Objective:Little is known about parents' compensatory health beliefs (CHB) surrounding their children's engagement in physical activity (PA). Our aim was to provide evidence regarding the nature of, and factors underpinning, parents' PA-related compensatory beliefs for their children.Design:A qualitative descriptive approach and thematic content analysis were employed.Setting:Parents were recruited from community sport and PA programmes.Participants:Eighteen parents aged 32-52 years (mean age = 40·8 (sd 5·4) years; six males; twelve females).Results:Analyses indicated that parents compensate through 'passive' or 'active' means. Among parents who compensated, most described their provision of 'treat' foods/drinks and a minority described allowing extended sedentary time to their children. Parents' reasons underpinning these beliefs related to their child's general physical/health status and psychological characteristics, and their own motivation and mood state.Conclusions:These findings provide the first evidence of unhealthy dietary and sedentary behaviour CHB that parents may hold regarding their children's involvement in PA.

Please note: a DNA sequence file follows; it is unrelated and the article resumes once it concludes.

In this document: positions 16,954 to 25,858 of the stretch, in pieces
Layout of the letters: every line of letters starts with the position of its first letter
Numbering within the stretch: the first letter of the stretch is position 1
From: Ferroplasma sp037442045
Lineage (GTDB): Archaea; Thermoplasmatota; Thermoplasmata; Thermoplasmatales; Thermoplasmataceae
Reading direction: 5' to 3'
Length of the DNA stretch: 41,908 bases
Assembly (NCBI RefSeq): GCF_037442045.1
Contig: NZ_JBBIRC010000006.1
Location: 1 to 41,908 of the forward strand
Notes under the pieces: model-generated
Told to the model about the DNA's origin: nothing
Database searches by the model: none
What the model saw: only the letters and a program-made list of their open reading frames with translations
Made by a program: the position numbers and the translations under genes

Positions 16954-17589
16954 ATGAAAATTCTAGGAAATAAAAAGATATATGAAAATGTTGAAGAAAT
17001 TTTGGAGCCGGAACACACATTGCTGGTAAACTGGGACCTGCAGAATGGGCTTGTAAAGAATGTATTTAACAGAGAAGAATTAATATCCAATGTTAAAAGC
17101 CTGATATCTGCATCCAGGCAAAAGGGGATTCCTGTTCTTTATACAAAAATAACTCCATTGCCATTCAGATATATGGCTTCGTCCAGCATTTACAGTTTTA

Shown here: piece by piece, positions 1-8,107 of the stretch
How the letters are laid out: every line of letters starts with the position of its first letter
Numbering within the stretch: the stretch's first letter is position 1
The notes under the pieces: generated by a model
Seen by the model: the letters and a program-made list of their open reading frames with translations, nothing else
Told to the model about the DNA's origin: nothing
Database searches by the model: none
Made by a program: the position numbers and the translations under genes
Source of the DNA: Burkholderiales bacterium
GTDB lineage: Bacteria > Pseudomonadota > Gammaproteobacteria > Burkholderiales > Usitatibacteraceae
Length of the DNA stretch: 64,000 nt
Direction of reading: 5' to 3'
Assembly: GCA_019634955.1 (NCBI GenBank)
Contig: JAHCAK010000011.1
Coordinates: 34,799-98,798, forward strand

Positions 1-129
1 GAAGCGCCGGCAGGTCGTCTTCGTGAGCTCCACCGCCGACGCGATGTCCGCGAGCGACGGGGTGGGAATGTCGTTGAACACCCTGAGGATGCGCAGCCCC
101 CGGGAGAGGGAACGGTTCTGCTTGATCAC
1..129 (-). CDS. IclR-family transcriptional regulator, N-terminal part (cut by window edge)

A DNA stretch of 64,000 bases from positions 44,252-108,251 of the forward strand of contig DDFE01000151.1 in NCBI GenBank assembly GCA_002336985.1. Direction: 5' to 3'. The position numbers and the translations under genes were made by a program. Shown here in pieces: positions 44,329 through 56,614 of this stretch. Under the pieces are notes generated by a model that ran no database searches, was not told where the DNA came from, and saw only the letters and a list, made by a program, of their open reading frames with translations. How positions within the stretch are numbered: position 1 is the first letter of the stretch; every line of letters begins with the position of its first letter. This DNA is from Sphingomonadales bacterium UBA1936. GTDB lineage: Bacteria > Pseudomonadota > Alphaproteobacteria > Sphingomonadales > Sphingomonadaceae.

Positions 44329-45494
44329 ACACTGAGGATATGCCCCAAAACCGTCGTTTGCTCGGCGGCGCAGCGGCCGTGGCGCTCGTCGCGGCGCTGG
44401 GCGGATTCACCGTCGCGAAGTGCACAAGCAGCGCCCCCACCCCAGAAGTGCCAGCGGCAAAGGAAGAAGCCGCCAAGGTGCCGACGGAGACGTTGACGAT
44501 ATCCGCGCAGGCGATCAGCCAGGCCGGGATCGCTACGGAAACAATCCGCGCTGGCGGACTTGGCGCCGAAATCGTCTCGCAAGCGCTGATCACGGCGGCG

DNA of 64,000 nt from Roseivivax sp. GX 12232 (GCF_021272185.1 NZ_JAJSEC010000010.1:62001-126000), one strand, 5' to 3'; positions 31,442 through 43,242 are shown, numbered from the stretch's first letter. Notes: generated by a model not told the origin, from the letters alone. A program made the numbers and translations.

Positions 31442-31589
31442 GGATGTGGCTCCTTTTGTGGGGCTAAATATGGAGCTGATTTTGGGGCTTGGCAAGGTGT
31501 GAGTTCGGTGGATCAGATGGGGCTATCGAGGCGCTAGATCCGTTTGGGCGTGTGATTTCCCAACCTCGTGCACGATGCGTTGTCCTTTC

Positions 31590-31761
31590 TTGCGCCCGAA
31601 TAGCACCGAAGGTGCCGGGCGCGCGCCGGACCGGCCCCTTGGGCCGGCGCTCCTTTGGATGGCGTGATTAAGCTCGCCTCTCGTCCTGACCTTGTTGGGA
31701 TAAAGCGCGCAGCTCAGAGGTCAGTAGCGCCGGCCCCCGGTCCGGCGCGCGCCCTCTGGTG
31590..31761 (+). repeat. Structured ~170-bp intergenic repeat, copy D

|Number of pages||11|
|Journal||Public Health Nutrition|
|Early online date||28 Aug 2020|
|Publication status||Published - Jun 2021|